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Posted 18 August 2009 - 04:13 PM

This was a pretty good thread on eG.
It was not a new dish, as I recognised my tooth marks. Wilfrid

#7 Wilfrid1

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Posted 18 August 2009 - 04:13 PM

Toad in the hole is thought typically British, but I suspect it has earned its reputation through its name. Did anyone eat this stuff regularly? I remember it as an occasional school lunch dish. Basically, ordinary pork sausages in a batter - much the same kind of batter you might use for savory pancakes.



More commonly served without the sausages, it's called Yorkshire Pudding, and is a traditional side dish for roast beef. Usually eaten with the gravy from the beef, although I have heard of people spreading jam (jelly) on it. Neither of these dishes are favorites of mine.


Elect-a-lujah

***Every Monday***At the Sign of the Pink Pig.

If the author could go around the place hitting random readers with a rubber hammer, the Pink Pig would still be worth a visit.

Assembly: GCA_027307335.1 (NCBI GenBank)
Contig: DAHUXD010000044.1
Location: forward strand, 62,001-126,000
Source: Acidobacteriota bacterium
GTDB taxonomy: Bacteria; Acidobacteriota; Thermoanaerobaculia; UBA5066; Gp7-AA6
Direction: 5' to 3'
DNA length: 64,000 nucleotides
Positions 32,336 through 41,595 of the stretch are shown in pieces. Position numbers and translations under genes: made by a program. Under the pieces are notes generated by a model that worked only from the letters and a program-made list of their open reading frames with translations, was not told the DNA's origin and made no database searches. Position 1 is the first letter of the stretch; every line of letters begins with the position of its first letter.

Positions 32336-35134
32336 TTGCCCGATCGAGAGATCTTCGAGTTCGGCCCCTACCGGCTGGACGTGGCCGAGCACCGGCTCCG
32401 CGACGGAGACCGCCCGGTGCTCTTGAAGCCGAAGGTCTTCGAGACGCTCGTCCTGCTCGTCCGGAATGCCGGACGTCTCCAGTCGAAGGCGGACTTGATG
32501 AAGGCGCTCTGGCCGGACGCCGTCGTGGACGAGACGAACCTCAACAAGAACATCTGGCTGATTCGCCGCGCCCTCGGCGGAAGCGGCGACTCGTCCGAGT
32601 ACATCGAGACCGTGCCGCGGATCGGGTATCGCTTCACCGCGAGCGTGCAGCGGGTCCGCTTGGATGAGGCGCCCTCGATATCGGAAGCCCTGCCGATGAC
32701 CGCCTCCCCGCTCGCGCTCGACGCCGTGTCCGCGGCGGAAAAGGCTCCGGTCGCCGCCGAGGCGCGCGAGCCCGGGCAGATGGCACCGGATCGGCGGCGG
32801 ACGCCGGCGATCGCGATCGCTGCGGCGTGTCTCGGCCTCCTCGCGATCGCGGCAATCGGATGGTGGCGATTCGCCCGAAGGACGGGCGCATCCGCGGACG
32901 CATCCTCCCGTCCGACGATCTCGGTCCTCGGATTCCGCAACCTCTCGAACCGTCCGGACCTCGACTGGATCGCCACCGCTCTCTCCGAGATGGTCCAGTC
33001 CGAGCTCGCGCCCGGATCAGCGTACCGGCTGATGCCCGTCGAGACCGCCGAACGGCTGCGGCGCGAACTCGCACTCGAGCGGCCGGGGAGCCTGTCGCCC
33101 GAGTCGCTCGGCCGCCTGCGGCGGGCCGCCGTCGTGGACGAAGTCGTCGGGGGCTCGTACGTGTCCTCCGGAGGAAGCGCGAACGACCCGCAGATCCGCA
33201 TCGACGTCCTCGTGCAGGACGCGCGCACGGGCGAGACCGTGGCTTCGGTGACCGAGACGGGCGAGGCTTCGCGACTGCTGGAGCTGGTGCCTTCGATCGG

#8 Wilfrid1

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Posted 18 August 2009 - 04:14 PM

QUOTE(yvonne johnson @ Aug 18 2009, 12:13 PM)  
This was a pretty good thread on eG.


Too much living in the past. laugh.gif
Elect-a-lujah

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#9 Carolyn Tillie

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Posted 18 August 2009 - 04:15 PM

QUOTE(Wilfrid @ Aug 18 2009, 09:09 AM)  
Just say pie, please. wink.gif



Well *you* would have understood that, but everyone else might have thought I was eating pie... ninja.gif



#10 Wilfrid1

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Posted 18 August 2009 - 04:17 PM

Googling faggots is an adventure.



Regional diversity. I never saw these in fish 'n' chip shops in the South East (where saveloys, saveloys in batter, spam fritters and even burgers in batter were meat options); but they were popular in west country fish 'n' chip shops. Never did see a battered faggot though (and I am not going to google it).